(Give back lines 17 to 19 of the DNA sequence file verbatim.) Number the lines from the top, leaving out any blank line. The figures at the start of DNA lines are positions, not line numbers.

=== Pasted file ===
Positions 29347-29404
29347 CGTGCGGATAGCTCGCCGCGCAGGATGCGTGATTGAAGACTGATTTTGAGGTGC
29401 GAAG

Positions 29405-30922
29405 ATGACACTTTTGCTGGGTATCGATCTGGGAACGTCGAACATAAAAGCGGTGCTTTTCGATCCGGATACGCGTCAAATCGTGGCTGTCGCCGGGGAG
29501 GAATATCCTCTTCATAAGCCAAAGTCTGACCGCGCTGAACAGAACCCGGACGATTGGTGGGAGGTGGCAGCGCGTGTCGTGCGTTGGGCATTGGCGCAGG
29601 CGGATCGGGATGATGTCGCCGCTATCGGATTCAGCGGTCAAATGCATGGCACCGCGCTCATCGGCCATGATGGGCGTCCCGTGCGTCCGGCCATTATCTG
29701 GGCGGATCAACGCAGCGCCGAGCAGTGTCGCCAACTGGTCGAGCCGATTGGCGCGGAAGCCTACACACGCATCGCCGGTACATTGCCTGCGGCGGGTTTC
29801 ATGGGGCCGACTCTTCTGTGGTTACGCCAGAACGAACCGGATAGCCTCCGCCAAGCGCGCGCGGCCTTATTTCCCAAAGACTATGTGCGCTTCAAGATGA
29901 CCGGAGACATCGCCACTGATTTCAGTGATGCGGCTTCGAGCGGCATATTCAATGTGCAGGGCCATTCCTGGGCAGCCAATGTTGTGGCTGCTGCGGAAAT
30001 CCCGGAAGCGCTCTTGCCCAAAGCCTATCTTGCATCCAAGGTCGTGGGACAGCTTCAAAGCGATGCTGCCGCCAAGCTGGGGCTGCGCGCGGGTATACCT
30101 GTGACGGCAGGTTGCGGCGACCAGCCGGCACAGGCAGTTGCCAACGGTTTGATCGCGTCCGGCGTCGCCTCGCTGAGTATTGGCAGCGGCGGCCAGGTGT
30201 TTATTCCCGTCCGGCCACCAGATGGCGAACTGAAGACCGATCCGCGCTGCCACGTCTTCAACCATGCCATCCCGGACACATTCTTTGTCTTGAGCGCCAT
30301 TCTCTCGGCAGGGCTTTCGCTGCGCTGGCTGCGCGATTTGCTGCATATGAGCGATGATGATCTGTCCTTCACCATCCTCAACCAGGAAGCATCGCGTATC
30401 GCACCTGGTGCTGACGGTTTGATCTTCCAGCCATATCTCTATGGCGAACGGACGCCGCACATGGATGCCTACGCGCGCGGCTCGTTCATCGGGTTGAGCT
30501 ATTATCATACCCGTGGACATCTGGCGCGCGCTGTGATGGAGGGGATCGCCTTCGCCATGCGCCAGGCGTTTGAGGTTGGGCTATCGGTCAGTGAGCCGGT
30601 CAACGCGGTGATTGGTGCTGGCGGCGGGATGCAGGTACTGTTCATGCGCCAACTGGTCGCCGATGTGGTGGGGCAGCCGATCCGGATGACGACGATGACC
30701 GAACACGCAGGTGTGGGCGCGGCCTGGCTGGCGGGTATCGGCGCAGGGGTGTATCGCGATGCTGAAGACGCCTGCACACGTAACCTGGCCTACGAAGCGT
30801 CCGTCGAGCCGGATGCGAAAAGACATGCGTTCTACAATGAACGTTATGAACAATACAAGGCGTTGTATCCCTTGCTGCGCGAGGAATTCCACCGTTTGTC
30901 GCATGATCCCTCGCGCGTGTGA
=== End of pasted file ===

30601 CAACGCGGTGATTGGTGCTGGCGGCGGGATGCAGGTACTGTTCATGCGCCAACTGGTCGCCGATGTGGTGGGGCAGCCGATCCGGATGACGACGATGACC
30701 GAACACGCAGGTGTGGGCGCGGCCTGGCTGGCGGGTATCGGCGCAGGGGTGTATCGCGATGCTGAAGACGCCTGCACACGTAACCTGGCCTACGAAGCGT
30801 CCGTCGAGCCGGATGCGAAAAGACATGCGTTCTACAATGAACGTTATGAACAATACAAGGCGTTGTATCCCTTGCTGCGCGAGGAATTCCACCGTTTGTC